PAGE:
“Charlie,” Vander said. “You’re frightening your aunt. Open your eyes.”

Mia sank to her knees. “Darling?”


“That hurt,” Charlie said, his eyelids flying open.

Her heart began beating again. That was the voice her child used when he bruised something, stubbed his toe, sprained a wrist breaking his fall. He had been falling since he could stand—but she’d never once seen him do anything deliberately dangerous the way he had today.

Twice today.

The timbre of Vander’s voice was dark and commanding. “Look at me, Charles Wallace.”

Charlie turned his head and looked up at him.

“That was exceedingly foolish. You had no way of knowing whether your leg would be able to support you, and it was possible that you could concuss yourself on the stones, or stab yourself with your crutch. And to try such a thing while your aunt watched showed callous disregard for her. I am disappointed.”

“It wouldn’t have made any difference if I hadn’t seen it,” Mia said, her voice wavering. “You must promise never to do something so dangerous ever again, Charlie. Never!”

Charlie sat up, rubbing his weak leg. “I won’t get strong if I don’t test myself.” He sounded sulky.

“That’s true,” Vander said, “but you must go about it intelligently. Your leg has to be strong enough to bear your weight first. Remember when you told me that if you bowed, you would topple?”

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Charlie nodded, his bottom lip jutting out in a way that made a pang of pure love go through Mia. When he was two years old, he had that expression almost every day, every hour, as he fought to walk. The doctors said he would never manage it, but they had been wrong.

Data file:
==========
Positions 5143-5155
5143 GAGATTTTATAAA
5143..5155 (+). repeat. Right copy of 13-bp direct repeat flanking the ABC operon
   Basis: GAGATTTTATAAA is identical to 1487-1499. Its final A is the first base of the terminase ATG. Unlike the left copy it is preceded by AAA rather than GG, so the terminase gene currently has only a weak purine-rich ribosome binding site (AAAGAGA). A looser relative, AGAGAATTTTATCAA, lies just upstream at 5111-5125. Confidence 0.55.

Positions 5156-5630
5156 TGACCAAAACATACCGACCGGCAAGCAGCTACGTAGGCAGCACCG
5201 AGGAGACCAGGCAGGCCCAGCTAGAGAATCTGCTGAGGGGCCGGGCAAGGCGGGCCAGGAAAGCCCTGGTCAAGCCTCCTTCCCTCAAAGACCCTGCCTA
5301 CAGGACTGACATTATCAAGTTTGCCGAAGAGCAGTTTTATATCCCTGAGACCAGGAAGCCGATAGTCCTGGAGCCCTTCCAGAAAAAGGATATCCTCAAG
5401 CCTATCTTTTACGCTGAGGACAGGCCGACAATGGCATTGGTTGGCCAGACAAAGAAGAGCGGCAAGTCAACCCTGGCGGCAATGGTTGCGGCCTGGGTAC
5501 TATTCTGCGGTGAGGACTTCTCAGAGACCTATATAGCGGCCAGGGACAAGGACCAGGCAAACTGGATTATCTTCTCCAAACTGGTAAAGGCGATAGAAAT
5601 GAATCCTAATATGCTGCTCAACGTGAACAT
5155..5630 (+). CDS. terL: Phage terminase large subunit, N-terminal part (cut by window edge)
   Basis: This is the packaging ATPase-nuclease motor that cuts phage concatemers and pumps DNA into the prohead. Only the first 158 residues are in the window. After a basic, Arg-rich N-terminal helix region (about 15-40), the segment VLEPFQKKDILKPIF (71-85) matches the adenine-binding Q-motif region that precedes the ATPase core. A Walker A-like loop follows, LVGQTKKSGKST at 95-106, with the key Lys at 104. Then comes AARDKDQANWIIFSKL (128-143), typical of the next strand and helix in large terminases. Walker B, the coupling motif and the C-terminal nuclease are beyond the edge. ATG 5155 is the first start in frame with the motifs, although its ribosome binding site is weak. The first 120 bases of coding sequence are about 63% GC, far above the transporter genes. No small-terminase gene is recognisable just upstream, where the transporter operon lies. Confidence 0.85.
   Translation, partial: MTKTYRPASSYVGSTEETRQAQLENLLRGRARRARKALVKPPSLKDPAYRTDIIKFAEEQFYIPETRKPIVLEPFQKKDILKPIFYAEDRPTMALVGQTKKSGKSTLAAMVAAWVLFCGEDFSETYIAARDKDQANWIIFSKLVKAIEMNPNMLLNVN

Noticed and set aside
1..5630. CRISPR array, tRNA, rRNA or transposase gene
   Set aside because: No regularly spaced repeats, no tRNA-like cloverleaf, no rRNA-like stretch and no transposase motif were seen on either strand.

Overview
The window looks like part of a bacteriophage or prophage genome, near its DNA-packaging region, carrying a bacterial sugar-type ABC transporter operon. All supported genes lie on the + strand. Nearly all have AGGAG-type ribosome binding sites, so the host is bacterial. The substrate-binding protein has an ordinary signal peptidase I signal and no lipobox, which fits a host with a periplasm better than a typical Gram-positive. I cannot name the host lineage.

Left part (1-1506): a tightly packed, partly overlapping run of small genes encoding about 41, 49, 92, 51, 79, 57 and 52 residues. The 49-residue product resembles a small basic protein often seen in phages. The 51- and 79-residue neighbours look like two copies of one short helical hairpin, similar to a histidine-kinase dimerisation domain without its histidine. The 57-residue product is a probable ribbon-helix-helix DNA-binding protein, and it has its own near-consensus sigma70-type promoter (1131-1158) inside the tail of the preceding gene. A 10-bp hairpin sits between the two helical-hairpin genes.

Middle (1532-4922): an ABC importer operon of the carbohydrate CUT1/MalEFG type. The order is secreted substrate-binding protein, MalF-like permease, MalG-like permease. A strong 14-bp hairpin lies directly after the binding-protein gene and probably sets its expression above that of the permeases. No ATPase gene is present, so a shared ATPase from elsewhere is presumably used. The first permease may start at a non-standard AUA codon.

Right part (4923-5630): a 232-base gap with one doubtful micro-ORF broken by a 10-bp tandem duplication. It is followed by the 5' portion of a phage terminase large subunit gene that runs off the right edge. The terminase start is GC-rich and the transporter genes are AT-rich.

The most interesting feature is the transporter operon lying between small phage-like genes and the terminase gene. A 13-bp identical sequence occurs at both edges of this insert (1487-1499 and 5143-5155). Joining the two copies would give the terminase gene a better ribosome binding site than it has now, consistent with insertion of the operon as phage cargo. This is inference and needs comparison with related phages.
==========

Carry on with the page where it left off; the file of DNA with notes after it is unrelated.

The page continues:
“You knew how to fall and roll. That’s how confident you have to be before you take a risk of any kind.” He hoisted Charlie to his feet. “Do you think you can walk?”

“Yes!” Charlie said stoutly, leaning against Vander.

Mia blotted the scrape on his forehead with a handkerchief. Then she scooped up Charlie’s crutch and handed it to him.

Tears were pressing on the back of her throat, and she longed to give him a tight hug, but instinct told her to keep silent. Charlie needed advice from a grown male, and no one was more male than Vander. The duke crouched again and ran his hand along Charlie’s leg.

Mia straightened and turned away. Seeing Vander lean intently toward Charlie, without the faintest sign that he considered her nephew lame or deformed in some way . . . This was as dangerous to her heart as making love.

In fact, it tore at her defenses as nothing else could have. She decided to return to the house.

A large hand curled around her wrist. “Where are you going?”

Charlie plunked his crutch in place and leaned on it, testing his leg. “You said we’re going to the stables, Aunt Mia. You mustn’t go inside now.”

“You frightened me,” Mia said, the words coming out against her will.

Vander said quietly, “Apologize, Charlie. You are lucky to have someone who loves you as much as your aunt does. One of a man’s duties in life is to try not to frighten the people who love him.”

Charlie thought about it for a moment, before he said, “I’m sorry, Aunt Mia.” He dropped his crutch, took a hop, and wound his arms around her waist.

A tear rolled down Mia’s cheek. She met Vander’s eyes over his head and smiled shakily.

“Hello, hello!” Chuffy charged out of the front door and down the steps. This morning he was wearing a black coat with a waistcoat of gaudy purple visible beneath. He carried a purple stick with a large stone in the top, and he was swinging it like a man without a care.